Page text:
outside the “core duties” of the elected official. Agan, 940 S.W.2d at 79.
The Texas Constitution creates the constable’s office. Art. V, § 18. The general
powers and duties of a constable are specified in the local government code:
(a) A constable shall execute and return as provided by law each
process, warrant, and precept that is directed to the constable and is
delivered by a lawful officer. Notices required by Section 24.005,
Property Code, relating to eviction actions are process for purposes
of this section that may be executed by a constable.
[(b), (c), (d); geographic authorizations and restraints]
(e) The constable shall attend each justice court held in the precinct.
Tex. Loc. Gov’t Code Ann. § 86.021 (West 2006). The operation of a mental health unit is not
contained within the list of “core duties” as set out by the legislature.5
The shift of duties and funding from one county office to another in this case appears
to fall within the ambit of Agan. In Agan, the County Commissioners Court of Titus County
transferred payroll preparation responsibilities from the County Treasurer to the County Auditor.
940 S.W.2d at 78. From 1987 until 1994 a payroll clerk working for the Treasury prepared the
county payroll. In 1994, the Commissioners Court amended the budget to combine administrative
duties involving county payroll, the insurance program, personnel, and receiving purchase orders and
their payment into one full-time position assigned to the County Auditor. Id. at 79. These duties had
previously been divided between the payroll clerk and a part-time employee in the Auditor’s office,
who had recently resigned. Id. The Treasury employee transferred to the Auditor’s office to fill this
position. Id. After enumerating various core functions of the Treasurer’s office, the court noted
that payroll preparation responsibilities had not been assigned to any county official in particular and
thus were not a core function of the Treasurer. Id. at 81-82. Therefore, acting in its legislative
capacity, the Commissioners Court was able to delegate the responsibilities to an appropriate county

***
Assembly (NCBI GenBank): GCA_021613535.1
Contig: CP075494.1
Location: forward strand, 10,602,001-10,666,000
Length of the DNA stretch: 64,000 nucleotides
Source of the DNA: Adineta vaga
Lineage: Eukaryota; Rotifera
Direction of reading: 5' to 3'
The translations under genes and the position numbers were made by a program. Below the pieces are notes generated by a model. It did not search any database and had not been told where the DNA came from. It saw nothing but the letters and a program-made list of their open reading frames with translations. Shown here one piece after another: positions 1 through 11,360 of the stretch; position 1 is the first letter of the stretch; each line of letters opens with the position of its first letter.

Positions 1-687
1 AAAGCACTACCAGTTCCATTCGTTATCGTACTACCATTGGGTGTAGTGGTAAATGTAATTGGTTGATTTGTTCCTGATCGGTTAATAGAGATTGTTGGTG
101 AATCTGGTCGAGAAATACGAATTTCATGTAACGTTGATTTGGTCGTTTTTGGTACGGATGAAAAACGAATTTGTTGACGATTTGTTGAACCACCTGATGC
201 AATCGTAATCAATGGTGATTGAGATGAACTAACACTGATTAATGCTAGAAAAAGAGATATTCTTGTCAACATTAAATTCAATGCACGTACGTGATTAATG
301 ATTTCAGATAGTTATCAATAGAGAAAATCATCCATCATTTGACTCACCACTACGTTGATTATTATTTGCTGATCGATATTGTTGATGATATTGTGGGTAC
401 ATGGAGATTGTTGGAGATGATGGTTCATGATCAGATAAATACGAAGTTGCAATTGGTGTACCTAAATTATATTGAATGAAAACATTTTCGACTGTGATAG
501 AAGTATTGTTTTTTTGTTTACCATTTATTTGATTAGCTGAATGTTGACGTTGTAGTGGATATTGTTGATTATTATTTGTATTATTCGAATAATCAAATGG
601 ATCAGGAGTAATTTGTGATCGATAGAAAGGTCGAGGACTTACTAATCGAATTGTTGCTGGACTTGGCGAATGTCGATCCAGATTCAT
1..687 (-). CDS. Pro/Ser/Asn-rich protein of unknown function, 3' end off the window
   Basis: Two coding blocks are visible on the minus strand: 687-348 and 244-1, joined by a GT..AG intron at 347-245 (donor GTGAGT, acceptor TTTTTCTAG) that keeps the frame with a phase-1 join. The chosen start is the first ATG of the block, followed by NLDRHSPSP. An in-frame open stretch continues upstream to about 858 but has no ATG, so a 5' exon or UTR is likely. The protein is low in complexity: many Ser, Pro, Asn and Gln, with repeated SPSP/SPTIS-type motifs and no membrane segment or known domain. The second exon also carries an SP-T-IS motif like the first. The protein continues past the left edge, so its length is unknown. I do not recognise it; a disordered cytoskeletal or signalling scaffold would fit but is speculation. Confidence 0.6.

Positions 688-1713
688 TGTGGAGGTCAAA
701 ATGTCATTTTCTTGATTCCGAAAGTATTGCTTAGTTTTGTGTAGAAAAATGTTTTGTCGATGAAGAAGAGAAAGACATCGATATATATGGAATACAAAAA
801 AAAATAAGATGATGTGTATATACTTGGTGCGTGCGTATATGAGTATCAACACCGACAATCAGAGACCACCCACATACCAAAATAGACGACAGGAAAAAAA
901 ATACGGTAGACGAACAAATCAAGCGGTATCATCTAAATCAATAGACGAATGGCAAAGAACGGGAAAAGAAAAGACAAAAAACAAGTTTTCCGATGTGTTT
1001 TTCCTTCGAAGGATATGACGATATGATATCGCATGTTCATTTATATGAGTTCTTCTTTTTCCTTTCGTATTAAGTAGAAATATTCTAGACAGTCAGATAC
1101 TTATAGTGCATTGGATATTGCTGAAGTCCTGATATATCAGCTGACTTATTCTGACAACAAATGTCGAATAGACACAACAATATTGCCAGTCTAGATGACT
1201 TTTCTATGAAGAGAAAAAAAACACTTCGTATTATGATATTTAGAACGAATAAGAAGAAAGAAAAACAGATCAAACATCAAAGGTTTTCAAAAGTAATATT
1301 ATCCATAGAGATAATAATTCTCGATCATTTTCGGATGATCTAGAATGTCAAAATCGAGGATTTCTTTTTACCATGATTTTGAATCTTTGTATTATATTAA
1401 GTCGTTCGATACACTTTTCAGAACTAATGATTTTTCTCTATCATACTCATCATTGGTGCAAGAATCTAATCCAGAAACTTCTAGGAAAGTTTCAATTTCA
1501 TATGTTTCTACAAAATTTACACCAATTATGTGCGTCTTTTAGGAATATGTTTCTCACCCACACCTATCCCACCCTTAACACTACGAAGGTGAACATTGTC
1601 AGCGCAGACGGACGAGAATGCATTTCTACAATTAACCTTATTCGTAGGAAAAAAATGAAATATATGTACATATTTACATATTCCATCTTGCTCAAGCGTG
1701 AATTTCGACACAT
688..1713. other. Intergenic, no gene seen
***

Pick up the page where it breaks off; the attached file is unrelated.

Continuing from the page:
official and had the power to transfer the payroll duties to the Auditor. Id. The court then noted
that the Treasurer was given the exclusive power to disburse funds, and the Commissioners could
not transfer functions involving fund disbursement to the auditor. Id. The court concluded: “If the
We note that, in his brief, Griffin refers to handling mental health calls “in addition to their
‘core’ Constable duties serving criminal warrants, civil papers, and providing a bailiff to the JP
Court.” In other words, Griffin acknowledges that handling mental health calls was not a core
function of the office.
Legislature does not specifically assign a duty to the County Treasurer, that duty is not one of
the county Treasurer’s core functions. The Commissioners Court may, within its discretion, assign
those non-core functions to other county officials the legislature authorizes to perform those
functions.” Id. at 82.
In the current case, the County Commissioners Court transferred funding for a number
of jobs from the constable to the sheriff. These officers were not performing a core function of the
constable’s office. Accordingly, under Agan, the County Commissioners Court had the discretion
to assign these non-core functions to another official authorized to perform those duties. Although
Agan did not expressly discuss the timing of the transfer in that case, because the opinion referred
to “amending” the budget, it appears comparable to the budget amendment at issue in this case as
an event that occurred after the start of the fiscal year. We note that Agan did not address the budget
transfer authority under Texas Local Government Code section 111.041(c). We now discuss this
section as another basis for the County Commissioners Court’s authority to transfer these funds.